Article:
In yesterday’s Impromptus, I gave the Romney campaign some free advice. And you know what they say about free advice. Well, here’s some more.
Obama and his team are talking nonsense about outsourcing and other economic matters. Romney should say, more or less straightforwardly, “These people are total ignoramuses when it comes to business. They know nothing. They wouldn’t know a real payroll if it bit them in the butt. Free enterprise is completely foreign to them. They know ACORN, they know lawsuits, they know ‘community organizing,’ whatever that is. But they know nothing about an economy, and this is the knowledge we desperately need now.”
What’s more, “they have no sympathy for the employer — for the job-creator or wealth-creator. More than anything, we need the boot of government off the employer’s throat. Government cannot employ and provide for everyone under the sun. We need a private sector. The Obama people have no respect for that. Indeed, they seem to regard businessmen and entrepreneurs as the enemy.”
Obama, you may remember, worked for a brief time in the “corporate world” — and said he felt like “a spy behind enemy lines.” Is he still of the same mindset?
In general, I think Romney should be utterly unapologetic in this campaign. He wrote a book called No Apology. He should be good at it. What should he be unapologetic about? Everything, basically: his views, his life, his business career, his church, his wealth — everything.
The country is in dire straits. I think it would welcome frank talk and clear thinking. A “return to basics,” a re-embrace of fundamentals.
And about race, Romney should be absolutely fearless, or as fearless as possible. They’ll call him a racist. So, what else is new? It’s what the Left does, as other people breathe. Every conservative worth his salt should be used to it — and proceed undeterred.
Okay, then, Mittster.
I can see it now: Romney turns to Obama in debate and says, “We need businessmen, Mr. President. If we didn’t have them — whom would you lawyers sue?”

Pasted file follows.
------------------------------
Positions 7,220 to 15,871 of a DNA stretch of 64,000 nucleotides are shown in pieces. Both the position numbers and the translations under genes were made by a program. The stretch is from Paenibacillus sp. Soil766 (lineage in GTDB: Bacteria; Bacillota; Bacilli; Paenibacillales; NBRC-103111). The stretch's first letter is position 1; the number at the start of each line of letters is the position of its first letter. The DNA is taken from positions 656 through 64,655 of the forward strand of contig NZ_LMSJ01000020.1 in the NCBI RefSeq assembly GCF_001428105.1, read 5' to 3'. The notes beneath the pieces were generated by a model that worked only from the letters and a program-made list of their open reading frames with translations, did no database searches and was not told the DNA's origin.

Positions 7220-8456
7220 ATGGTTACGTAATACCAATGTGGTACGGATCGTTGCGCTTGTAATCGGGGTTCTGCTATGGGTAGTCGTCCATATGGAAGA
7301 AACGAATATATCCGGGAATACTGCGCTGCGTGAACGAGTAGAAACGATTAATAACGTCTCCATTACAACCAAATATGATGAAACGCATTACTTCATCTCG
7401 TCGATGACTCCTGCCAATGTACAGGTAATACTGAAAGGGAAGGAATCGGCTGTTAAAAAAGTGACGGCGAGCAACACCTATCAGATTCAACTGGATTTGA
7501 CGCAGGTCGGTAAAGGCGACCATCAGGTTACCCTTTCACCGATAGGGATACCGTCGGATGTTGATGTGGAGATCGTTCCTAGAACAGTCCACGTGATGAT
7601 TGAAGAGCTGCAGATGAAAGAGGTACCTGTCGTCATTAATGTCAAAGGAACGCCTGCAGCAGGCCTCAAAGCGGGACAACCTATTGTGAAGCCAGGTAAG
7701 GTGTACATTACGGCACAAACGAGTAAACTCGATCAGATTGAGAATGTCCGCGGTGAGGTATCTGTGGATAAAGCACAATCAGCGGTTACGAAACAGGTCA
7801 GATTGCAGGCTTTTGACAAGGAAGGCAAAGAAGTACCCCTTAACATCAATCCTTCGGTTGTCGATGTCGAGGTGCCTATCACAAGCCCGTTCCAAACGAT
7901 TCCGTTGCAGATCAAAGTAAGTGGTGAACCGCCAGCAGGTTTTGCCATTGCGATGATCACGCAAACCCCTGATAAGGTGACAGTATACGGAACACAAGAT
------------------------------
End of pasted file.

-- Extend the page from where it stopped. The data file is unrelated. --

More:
John Dos Passos published a collection called The Theme Is Freedom. That could well be the Romney theme for 2012. I have a suggestion — something fairly audacious, a little weird: I think Romney should use his convention speech to dissect The Life of Julia, the little film, or whatever it was, that the Obama campaign put out.
Julia is a woman who is sort of married to the government. The federal government partners with her at every stage. For example, when she is 31, “Julia decides to have a child.” Just like that. There is no husband, apparently. The government seems to be her true husband.
Democrats and Republicans now have starkly different views of life in America — of what it should be. Romney should use his speech to talk about them. And he could take The Life of Julia as his text. What sort of country do Republicans want Julia to live in? How does that contrast with the Democrats’ vision?
A little strange, as I said, but one could do worse . . .
This is a little strange, too: An interviewer asked me last week what Romney should say in his inaugural address. That is getting ahead of ourselves, way ahead of ourselves. But I answered the question anyway.
I think he should say, something like, “Decline is a choice. We don’t have to be weaker, poorer — of less consequence in the world. We can decide to be those things. But we don’t have to be. Our future is something for us to determine. We are not at the mercy of impersonal, inevitable, historical forces. We can shape our destiny. If we want to be a social-welfare state, with a shrunken military, we can be that. The point is, we have choices to make. What kind of America do we want?”
You get my drift.
I also think that Romney should say that America’s principles and values are God-derived. Who was it who said, “Liberal democracy is but a political reading of the Bible”? I can’t remember, but there is truth to it. Romney should talk about this openly — and if the New York Times and others have cows, let them. Most people, I think, would sit still for such talk, and even nod along with it.
You don’t like these ideas for an inaugural address? Okay, Romney can air them in his convention speech — if you don’t like my Life of Julia lark. I have plenty of ideas. And little responsibility for action . . .